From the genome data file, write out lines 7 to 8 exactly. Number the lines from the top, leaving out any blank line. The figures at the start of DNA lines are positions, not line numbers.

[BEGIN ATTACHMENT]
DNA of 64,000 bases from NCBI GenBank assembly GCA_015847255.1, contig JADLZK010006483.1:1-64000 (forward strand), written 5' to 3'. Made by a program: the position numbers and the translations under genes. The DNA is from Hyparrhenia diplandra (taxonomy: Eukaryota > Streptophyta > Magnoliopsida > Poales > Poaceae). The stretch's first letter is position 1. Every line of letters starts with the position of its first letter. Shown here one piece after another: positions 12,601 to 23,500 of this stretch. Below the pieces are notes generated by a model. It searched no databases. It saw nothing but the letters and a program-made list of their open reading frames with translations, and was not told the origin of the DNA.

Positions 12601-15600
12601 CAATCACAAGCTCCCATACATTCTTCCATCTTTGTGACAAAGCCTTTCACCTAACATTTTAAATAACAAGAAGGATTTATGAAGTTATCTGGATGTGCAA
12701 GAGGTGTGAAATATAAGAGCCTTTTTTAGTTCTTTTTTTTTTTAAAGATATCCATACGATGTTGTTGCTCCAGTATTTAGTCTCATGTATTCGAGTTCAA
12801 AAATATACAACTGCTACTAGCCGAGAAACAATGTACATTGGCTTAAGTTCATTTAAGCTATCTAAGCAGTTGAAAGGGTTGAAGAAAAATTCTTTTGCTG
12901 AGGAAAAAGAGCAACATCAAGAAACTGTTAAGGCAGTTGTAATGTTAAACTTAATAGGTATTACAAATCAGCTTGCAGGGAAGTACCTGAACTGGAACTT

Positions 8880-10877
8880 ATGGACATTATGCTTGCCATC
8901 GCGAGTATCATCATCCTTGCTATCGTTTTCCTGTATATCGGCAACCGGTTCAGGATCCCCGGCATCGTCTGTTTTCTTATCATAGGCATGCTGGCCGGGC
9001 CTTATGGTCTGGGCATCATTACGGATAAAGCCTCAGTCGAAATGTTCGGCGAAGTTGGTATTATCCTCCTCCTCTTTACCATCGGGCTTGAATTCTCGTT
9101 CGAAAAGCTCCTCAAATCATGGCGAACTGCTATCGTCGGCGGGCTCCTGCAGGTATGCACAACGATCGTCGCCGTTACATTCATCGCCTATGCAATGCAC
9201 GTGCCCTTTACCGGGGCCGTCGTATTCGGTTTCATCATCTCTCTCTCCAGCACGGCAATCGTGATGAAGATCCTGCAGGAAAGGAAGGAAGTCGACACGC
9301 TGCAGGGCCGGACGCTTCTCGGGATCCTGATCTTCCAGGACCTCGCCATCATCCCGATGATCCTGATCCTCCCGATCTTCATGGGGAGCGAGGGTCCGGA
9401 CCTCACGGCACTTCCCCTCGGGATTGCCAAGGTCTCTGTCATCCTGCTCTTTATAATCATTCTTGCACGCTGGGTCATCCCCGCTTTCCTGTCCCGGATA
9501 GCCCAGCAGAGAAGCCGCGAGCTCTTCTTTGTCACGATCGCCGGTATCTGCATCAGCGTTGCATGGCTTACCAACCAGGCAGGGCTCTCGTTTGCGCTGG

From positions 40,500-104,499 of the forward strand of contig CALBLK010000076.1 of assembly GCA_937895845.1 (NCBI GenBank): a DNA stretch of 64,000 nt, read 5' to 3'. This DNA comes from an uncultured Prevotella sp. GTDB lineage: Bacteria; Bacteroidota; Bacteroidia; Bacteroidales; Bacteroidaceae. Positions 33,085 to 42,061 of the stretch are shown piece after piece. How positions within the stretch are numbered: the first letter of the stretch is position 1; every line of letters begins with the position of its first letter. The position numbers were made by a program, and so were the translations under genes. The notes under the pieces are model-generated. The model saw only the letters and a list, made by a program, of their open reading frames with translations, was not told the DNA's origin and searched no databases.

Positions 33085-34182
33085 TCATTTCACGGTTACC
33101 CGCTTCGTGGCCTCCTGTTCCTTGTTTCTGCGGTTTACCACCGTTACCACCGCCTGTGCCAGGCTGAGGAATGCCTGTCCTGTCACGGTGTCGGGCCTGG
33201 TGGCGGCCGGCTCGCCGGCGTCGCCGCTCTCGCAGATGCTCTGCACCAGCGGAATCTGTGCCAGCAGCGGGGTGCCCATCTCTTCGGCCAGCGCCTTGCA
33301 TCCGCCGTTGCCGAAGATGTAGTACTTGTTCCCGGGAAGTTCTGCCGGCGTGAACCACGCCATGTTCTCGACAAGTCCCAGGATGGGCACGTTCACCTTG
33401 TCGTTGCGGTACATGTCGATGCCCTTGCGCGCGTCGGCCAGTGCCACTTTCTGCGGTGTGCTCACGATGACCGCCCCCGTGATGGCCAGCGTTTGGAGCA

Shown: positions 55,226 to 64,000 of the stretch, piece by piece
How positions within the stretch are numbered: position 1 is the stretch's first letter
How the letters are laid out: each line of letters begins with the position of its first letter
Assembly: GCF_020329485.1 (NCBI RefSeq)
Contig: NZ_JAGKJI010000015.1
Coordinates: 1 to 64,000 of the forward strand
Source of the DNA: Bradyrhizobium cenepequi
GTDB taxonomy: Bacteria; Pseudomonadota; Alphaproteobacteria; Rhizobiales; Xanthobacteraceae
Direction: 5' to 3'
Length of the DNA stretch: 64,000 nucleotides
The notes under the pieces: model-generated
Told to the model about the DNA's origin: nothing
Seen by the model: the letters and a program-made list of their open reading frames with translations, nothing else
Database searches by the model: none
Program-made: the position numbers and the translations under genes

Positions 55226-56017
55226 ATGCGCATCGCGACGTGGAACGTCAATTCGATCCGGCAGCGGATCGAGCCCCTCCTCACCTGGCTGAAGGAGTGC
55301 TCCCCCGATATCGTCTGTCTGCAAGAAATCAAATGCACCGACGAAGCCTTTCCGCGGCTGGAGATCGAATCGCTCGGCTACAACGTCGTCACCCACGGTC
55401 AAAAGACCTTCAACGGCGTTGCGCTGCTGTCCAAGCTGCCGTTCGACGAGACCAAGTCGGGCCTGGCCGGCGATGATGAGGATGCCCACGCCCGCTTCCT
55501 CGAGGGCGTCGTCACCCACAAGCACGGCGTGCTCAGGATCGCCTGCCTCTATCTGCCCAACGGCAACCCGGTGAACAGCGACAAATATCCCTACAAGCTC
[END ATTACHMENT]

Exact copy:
Positions 8880-10877
8880 ATGGACATTATGCTTGCCATC